- The Washington Times - Monday, August 17, 2009

Secretary Duncan on NEA firing line

What does Education Secretary Arne Duncan think about class size, merit pay and the No Child Left Behind Act? What does he think about Sidwell Friends School?

That’s right, Sidwell Friends, the school the Obama daughters attend.

Here’s how Mr. Duncan and the Sidwell question intersected.

In the current issue of NEA Today, members of the nation’s largest teachers’ union, the National Education Association, asked Mr. Duncan a plethora of questions. An arts and drama teacher from Springfield, Mass., for example, asked, “Why do you think extending my work day is going to make any difference if Mom and Dad and Auntie at home aren’t doing anything to help me at school?” Mr. Duncan replied, “We can’t afford to give up on any children, even those who come from the most dysfunctional families.” He also said that one of the biggest things to do “is to give them more time” and that schools should stay open past regular classroom hours to offer counseling, family literacy nights and the like.

Some of the questioners were retired teachers — like Hugh Brady. A retired eighth-grade teacher from Buffalo Grove, Ill., Mr. Brady asked the Sidwell question.

“Why does the Department of Education advocate so strongly for more testing, teacher accountability and rigid curriculum, when President Obama sends his children to a school that emphasizes none of those things?” Mr. Brady asked.

“Well,” Mr. Duncan replied, “I don’t advocate for more testing, I don’t advocate for a rigid curriculum. You’ve never heard me once say we need more testing. You’ve never heard me once say anything about a rigid curriculum. So, I think I agree with the questioner.”

Bill Clinton tells colleges to step up

Former President Bill Clinton was in Chicago recently to speak with college presidents about greener campuses, where he admonished administrators to stop “piddlin’ ” and move faster.

“For all the good we’re doing, we’re just piddlin’ compared to what we could be doing. All this work is out there laying on the ground, begging to be done with absolutely certain rate of return,” Mr. Clinton said at the Aug. 13 American College & University Presidents’ Climate Commitment confab.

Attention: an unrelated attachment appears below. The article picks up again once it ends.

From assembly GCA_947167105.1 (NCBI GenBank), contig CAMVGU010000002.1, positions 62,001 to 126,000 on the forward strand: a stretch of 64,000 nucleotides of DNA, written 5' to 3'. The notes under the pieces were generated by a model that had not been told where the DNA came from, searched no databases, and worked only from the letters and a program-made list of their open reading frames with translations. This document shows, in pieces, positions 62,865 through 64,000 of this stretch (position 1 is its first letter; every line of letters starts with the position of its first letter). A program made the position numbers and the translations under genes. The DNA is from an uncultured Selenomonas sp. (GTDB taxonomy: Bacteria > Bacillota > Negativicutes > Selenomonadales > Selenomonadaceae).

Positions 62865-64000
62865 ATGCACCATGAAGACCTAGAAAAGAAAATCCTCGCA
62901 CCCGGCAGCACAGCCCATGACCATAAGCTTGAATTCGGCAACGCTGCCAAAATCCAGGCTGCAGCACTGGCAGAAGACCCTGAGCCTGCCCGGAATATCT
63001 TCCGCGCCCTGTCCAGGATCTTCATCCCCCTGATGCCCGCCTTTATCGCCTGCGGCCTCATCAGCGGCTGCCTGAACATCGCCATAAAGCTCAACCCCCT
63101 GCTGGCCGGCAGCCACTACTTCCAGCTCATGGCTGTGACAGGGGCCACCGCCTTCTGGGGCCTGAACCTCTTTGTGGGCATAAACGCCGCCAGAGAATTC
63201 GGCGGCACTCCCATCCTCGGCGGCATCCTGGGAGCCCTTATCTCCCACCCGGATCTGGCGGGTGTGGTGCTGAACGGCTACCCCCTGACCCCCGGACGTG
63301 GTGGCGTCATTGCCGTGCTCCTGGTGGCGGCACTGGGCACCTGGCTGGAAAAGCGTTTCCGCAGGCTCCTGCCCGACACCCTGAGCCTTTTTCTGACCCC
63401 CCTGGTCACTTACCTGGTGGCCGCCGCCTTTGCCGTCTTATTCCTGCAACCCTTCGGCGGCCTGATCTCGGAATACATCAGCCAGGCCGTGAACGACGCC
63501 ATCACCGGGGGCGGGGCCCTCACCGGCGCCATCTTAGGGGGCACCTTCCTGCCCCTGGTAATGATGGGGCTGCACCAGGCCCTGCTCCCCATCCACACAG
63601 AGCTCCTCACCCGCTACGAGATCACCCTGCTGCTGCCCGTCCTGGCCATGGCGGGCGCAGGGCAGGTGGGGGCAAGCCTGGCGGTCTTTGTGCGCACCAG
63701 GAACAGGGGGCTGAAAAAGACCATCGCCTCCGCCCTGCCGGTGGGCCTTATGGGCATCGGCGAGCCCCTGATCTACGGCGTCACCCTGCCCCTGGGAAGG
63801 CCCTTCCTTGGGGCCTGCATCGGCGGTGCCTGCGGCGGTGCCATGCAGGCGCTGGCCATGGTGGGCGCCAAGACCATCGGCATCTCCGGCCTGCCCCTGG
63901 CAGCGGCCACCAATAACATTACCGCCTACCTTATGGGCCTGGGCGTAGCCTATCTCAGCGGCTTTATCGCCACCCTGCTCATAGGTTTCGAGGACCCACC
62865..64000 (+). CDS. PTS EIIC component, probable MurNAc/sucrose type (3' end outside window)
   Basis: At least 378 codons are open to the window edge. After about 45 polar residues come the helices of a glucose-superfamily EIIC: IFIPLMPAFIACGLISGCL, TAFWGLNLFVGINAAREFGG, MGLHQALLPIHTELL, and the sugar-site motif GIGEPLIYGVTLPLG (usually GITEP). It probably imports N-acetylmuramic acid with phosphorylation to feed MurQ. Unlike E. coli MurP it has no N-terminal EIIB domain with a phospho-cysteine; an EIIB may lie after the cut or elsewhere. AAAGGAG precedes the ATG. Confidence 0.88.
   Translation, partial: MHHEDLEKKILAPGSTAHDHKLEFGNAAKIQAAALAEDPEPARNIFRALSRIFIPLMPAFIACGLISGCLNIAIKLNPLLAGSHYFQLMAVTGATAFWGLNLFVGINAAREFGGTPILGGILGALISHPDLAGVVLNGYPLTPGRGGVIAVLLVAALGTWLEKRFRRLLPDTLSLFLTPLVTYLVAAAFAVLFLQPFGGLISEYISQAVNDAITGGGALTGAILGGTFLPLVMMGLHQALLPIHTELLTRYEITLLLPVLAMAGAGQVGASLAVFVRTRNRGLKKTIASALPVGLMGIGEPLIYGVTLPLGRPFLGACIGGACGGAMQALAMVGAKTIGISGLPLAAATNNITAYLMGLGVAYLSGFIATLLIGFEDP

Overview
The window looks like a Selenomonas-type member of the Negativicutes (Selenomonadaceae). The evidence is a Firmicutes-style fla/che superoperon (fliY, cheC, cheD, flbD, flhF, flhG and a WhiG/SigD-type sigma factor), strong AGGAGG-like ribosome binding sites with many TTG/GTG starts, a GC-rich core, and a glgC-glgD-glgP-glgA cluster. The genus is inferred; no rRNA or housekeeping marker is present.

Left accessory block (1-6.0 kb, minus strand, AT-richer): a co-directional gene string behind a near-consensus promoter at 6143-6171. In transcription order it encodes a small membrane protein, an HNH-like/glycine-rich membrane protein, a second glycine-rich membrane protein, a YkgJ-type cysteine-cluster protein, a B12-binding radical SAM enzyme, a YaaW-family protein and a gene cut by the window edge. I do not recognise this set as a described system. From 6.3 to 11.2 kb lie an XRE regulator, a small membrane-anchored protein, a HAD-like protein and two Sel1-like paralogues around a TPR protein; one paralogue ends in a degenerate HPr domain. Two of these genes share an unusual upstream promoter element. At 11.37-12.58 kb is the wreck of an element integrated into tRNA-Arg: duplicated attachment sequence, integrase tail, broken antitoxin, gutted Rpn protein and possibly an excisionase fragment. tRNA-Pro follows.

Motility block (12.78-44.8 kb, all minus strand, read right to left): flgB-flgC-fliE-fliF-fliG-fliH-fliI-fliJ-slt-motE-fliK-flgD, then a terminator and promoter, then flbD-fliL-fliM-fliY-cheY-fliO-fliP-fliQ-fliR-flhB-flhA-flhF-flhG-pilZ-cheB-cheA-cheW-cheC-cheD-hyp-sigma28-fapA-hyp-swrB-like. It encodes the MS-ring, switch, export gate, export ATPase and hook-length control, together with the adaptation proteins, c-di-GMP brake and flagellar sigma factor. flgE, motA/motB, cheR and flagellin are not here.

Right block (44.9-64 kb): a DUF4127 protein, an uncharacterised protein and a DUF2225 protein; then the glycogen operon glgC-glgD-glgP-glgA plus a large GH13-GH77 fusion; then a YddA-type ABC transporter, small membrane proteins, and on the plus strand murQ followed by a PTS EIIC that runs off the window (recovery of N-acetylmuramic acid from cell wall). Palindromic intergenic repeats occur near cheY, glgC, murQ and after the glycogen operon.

An estimated 250 university presidents and top managers attended the event. They are collaborating on ways to green up their campuses, train students for a green economy and draft pragmatic strategies to sell those changes at home.

Mr. Clinton said things won’t be easy - he cited the fact that his own effort, the Clinton Climate Initiative, is lacking $5 billion in pledges that were made before the financial crisis hit last fall. But he also told administrators that he is “anxious to speed things up.”

“If you do a million little things,” Mr. Clinton said, “you have done a big thing.”

Home-schooling scores high on progress report

According to a new study, home-schoolers on average scored 37 percentile points above public school students on standardized achievement tests, boys and girls scored equally well, and the average parent who home schools spends $500 per child compared with the public school average of $10,000.

“The Progress Report 2009: Homeschool Academic Achievement and Demographics” surveyed 11,739 home-schoolers from 15 independent testing services for the 2007-08 school year. The study was conducted by Brian Ray of the National Home Education Research Institute, and it was released Aug. 10 by the Home School Legal Defense Association (HSLDA). It is “the most comprehensive study of home school academic achievement ever completed,” the HSLDA said.

The study found that:

• Boys who were home-schooled (87th percentile) and girls who were home-schooled (88th percentile) scored equally well.

• Parents’ income level did not appreciably affect the results. For example, households with incomes under $35,000 scored in the 85th percentile, and households with incomes higher than $70,000 scored in 89th percentile.

An estimated 2 million children in the United States are home-schooled, and the movement is growing about 7 percent each year.

“These results validate the dedication of hundreds of thousands of home-school parents who are giving their children the best education possible,” HSLDA President J. Michael Smith said.

“Home schooling is a rapidly growing, thriving education movement that is challenging the conventional wisdom about the best way to raise and educate the next generation,” he said.



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